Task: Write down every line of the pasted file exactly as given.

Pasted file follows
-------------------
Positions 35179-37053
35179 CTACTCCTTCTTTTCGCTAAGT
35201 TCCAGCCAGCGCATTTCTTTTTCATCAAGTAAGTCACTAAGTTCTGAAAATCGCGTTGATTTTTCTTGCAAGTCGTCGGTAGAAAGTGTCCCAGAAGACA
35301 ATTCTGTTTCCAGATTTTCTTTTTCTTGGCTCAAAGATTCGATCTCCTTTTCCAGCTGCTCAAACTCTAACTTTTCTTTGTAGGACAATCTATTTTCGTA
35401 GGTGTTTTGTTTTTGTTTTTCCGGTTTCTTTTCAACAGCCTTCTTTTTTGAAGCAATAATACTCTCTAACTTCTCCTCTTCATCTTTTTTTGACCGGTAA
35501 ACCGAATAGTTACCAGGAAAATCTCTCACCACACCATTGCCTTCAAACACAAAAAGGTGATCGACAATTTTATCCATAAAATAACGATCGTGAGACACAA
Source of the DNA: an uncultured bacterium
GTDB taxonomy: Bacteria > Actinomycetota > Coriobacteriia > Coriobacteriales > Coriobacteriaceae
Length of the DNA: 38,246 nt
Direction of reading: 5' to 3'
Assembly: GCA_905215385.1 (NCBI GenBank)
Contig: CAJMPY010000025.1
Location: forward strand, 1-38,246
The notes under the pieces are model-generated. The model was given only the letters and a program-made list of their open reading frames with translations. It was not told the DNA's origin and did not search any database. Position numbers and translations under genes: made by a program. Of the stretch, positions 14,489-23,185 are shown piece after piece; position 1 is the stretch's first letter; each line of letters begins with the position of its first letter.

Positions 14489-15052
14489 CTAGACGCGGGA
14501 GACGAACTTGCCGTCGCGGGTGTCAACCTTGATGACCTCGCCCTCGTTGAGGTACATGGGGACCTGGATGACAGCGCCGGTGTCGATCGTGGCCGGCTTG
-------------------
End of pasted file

Positions 35179-37053
35179 CTACTCCTTCTTTTCGCTAAGT
35201 TCCAGCCAGCGCATTTCTTTTTCATCAAGTAAGTCACTAAGTTCTGAAAATCGCGTTGATTTTTCTTGCAAGTCGTCGGTAGAAAGTGTCCCAGAAGACA
35301 ATTCTGTTTCCAGATTTTCTTTTTCTTGGCTCAAAGATTCGATCTCCTTTTCCAGCTGCTCAAACTCTAACTTTTCTTTGTAGGACAATCTATTTTCGTA
35401 GGTGTTTTGTTTTTGTTTTTCCGGTTTCTTTTCAACAGCCTTCTTTTTTGAAGCAATAATACTCTCTAACTTCTCCTCTTCATCTTTTTTTGACCGGTAA
35501 ACCGAATAGTTACCAGGAAAATCTCTCACCACACCATTGCCTTCAAACACAAAAAGGTGATCGACAATTTTATCCATAAAATAACGATCGTGAGACACAA
Source of the DNA: an uncultured bacterium
GTDB taxonomy: Bacteria > Actinomycetota > Coriobacteriia > Coriobacteriales > Coriobacteriaceae
Length of the DNA: 38,246 nt
Direction of reading: 5' to 3'
Assembly: GCA_905215385.1 (NCBI GenBank)
Contig: CAJMPY010000025.1
Location: forward strand, 1-38,246
The notes under the pieces are model-generated. The model was given only the letters and a program-made list of their open reading frames with translations. It was not told the DNA's origin and did not search any database. Position numbers and translations under genes: made by a program. Of the stretch, positions 14,489-23,185 are shown piece after piece; position 1 is the stretch's first letter; each line of letters begins with the position of its first letter.

Positions 14489-15052
14489 CTAGACGCGGGA
14501 GACGAACTTGCCGTCGCGGGTGTCAACCTTGATGACCTCGCCCTCGTTGAGGTACATGGGGACCTGGATGACAGCGCCGGTGTCGATCGTGGCCGGCTTG